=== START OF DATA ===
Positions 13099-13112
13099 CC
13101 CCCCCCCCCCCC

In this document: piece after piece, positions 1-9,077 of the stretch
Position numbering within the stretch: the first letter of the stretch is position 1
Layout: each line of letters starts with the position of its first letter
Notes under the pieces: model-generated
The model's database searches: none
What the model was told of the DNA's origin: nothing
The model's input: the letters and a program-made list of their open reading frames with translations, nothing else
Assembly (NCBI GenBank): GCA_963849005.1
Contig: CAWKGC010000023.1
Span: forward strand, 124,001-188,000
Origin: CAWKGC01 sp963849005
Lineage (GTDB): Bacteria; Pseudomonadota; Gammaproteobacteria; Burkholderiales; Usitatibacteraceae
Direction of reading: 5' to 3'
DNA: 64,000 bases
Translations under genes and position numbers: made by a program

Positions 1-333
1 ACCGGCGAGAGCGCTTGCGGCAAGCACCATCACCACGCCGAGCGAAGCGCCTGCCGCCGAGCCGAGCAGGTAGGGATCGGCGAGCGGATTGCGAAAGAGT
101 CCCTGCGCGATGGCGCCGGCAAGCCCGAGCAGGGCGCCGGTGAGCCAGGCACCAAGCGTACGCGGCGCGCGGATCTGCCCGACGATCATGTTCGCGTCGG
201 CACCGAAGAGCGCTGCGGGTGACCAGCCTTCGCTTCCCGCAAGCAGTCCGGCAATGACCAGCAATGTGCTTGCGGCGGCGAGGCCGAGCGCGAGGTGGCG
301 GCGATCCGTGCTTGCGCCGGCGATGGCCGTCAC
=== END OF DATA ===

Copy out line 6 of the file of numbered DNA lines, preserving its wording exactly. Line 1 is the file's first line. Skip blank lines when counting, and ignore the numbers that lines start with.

Layout: each line of letters starts with the position of its first letter